What Makes Apple Silicon So Fast?

Real-world experience with the new Macs has sunk in. They are fast. Real fast. But why? What is the magic?

Erik Engheim
Published in
23 min readNov 28, 2020


Image: Apple

On YouTube, I watched a Mac user who had bought an iMac last year. It was maxed out with 40 GB of RAM costing him about $4,000. He watched in disbelief how his hyperexpensive iMac was being demolished by his new M1 Mac Mini, which he had paid a measly $700 for.

In real-world test after test, the M1 Macs are not merely inching past top-of-the-line Intel Macs, they are destroying them. In disbelief, people have started asking how on earth this is possible?

If you are one of those people, you have come to the right place. Here I plan to break it down into digestible pieces exactly what it is that Apple has done with the M1. Specifically the questions I think a lot of people have are:

  1. What are the technical reasons this M1 chip is so fast?
  2. Has Apple made some really exotic technical choices to make this possible?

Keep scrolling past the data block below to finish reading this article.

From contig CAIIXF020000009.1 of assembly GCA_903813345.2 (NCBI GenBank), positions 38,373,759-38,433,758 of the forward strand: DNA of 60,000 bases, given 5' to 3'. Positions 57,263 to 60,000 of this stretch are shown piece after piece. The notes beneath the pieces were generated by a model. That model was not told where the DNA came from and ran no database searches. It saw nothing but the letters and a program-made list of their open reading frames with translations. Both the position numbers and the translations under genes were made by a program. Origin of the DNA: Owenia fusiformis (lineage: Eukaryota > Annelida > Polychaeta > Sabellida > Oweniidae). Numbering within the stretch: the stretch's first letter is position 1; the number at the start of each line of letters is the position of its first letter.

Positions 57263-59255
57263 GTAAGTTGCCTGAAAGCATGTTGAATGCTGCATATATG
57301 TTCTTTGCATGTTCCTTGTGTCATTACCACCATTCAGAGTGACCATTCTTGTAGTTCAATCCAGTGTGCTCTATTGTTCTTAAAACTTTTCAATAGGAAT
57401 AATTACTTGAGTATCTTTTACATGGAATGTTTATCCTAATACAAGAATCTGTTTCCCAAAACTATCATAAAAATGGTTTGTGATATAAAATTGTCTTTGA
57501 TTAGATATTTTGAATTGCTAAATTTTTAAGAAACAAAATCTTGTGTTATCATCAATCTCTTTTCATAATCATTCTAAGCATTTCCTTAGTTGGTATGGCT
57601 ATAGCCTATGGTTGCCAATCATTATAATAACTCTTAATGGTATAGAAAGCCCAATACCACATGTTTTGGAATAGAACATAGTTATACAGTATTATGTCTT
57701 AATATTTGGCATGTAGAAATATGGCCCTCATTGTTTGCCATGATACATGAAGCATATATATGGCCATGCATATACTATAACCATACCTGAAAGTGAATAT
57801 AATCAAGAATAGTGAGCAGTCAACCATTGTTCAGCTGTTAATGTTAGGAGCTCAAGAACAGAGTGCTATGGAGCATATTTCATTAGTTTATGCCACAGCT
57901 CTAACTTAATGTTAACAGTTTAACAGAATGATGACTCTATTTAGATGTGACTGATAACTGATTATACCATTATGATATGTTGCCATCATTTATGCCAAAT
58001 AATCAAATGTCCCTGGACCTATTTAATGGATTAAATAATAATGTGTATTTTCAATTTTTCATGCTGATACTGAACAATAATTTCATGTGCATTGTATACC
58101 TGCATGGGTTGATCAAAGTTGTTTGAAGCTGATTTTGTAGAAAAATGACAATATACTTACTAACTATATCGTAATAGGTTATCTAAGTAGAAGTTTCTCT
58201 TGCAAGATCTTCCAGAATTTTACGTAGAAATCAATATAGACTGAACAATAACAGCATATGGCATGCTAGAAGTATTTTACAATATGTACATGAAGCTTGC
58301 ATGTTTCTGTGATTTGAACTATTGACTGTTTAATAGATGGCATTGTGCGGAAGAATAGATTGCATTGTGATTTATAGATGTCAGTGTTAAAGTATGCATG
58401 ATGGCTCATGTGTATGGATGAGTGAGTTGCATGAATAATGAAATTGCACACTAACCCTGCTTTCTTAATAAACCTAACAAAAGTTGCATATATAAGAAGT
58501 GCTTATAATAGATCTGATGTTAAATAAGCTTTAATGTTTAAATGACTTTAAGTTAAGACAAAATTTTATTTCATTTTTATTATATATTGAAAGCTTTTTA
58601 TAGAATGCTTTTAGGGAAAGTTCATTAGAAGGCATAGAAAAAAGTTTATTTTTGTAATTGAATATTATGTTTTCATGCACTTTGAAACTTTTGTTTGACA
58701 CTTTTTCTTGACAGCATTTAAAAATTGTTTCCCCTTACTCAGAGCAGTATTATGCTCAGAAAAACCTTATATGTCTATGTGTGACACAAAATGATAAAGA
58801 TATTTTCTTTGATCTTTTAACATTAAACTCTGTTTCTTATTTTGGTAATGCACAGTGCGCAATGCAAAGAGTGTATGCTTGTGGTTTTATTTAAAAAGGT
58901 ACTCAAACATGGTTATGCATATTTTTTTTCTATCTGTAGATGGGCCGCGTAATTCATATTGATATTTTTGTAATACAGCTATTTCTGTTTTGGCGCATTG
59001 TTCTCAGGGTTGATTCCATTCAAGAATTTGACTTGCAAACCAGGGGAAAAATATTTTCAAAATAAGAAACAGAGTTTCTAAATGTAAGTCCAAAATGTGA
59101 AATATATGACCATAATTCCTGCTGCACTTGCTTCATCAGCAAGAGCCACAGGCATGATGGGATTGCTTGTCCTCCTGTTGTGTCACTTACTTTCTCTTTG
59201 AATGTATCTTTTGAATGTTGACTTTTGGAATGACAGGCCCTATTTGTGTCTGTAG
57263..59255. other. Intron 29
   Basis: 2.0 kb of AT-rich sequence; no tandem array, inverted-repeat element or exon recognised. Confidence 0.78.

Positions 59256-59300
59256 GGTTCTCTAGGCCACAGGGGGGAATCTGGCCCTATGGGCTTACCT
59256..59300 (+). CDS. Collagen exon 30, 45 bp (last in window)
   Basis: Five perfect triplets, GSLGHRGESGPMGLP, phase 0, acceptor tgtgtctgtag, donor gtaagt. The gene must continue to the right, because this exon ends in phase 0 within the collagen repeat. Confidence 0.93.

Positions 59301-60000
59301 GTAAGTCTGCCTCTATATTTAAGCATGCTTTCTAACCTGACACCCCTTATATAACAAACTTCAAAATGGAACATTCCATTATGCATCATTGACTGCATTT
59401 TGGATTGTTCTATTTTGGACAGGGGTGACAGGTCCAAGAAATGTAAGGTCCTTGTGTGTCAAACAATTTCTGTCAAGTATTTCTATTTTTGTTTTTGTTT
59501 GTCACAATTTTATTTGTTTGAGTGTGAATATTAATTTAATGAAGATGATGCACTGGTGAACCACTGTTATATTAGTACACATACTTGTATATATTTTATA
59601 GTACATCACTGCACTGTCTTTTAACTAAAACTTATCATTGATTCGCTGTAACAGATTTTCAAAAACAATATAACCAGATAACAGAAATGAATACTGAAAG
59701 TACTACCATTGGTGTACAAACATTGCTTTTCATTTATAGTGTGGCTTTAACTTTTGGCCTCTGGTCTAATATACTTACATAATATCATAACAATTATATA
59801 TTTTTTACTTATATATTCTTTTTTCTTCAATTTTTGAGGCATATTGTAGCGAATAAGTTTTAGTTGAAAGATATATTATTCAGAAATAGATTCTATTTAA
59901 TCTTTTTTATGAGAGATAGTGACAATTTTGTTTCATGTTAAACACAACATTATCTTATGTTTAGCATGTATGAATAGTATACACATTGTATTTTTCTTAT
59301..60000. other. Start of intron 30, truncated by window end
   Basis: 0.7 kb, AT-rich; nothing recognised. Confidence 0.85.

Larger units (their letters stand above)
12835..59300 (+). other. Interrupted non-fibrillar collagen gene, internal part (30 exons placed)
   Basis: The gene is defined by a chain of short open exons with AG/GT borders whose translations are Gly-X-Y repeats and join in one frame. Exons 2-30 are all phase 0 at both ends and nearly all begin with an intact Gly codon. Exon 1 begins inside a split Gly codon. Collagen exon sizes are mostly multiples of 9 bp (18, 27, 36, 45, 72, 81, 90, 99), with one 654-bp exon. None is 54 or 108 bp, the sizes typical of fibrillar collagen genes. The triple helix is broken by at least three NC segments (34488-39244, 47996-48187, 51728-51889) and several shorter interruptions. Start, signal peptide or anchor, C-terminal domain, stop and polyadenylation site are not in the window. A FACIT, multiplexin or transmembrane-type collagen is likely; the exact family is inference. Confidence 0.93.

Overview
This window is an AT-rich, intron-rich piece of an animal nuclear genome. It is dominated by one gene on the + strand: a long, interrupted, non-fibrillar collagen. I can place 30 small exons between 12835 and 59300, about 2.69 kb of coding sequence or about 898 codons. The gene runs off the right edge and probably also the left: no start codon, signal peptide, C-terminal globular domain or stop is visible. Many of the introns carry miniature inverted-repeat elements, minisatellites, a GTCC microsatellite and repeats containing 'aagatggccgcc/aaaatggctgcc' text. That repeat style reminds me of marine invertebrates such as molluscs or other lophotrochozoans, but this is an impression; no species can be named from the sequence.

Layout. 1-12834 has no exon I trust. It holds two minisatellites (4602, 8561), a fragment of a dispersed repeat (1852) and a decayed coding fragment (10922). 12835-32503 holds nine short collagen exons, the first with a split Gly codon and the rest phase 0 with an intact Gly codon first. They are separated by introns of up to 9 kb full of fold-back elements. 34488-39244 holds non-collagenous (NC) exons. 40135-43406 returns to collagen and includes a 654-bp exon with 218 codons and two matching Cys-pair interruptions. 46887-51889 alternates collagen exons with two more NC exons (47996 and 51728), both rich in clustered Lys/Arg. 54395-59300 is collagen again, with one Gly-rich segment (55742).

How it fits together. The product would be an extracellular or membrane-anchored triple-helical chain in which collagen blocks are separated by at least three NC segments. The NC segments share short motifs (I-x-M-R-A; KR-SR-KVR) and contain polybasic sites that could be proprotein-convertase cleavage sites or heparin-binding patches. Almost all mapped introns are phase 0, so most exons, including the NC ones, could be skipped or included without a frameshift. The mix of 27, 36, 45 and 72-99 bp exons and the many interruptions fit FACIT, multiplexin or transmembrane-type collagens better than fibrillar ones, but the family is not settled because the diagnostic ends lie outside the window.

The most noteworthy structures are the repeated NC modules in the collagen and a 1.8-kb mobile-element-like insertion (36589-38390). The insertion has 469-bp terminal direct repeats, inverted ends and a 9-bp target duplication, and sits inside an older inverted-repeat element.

3. How easy will it be for the competition such as Intel and AMD to pull the same technical tricks?

Sure you could try to Google this, but if you try to learn what Apple has done beyond the superficial explanations, you will quickly get buried in highly technical jargon such as M1 using very wide instruction decoders, enormous reorder buffer (ROB), etc. Unless you are a CPU hardware geek, a lot of this will simply be gobbledygook. But if you are, I highly recommend Andrei Frumusanu’s article at AnandTech, which gets deep into the details. It is thanks to his hard work and research that we know a lot of the important technical details about the M1.

To get the most out of this story I advise reading my earlier piece: “What Does RISC and CISC mean in 2020?” There I explain what a microprocessor (CPU) is as well as various important concepts such as:

  • Instruction set architecture (ISA)
  • Pipelining
  • Load/store architecture
  • Microcode vs. micro-operations

But if you are impatient, I will do a quick version of the material you need to understand to grasp my explanation of the M1 chip.



Erik Engheim

Geek dad, living in Oslo, Norway with passion for UX, Julia programming, science, teaching, reading and writing.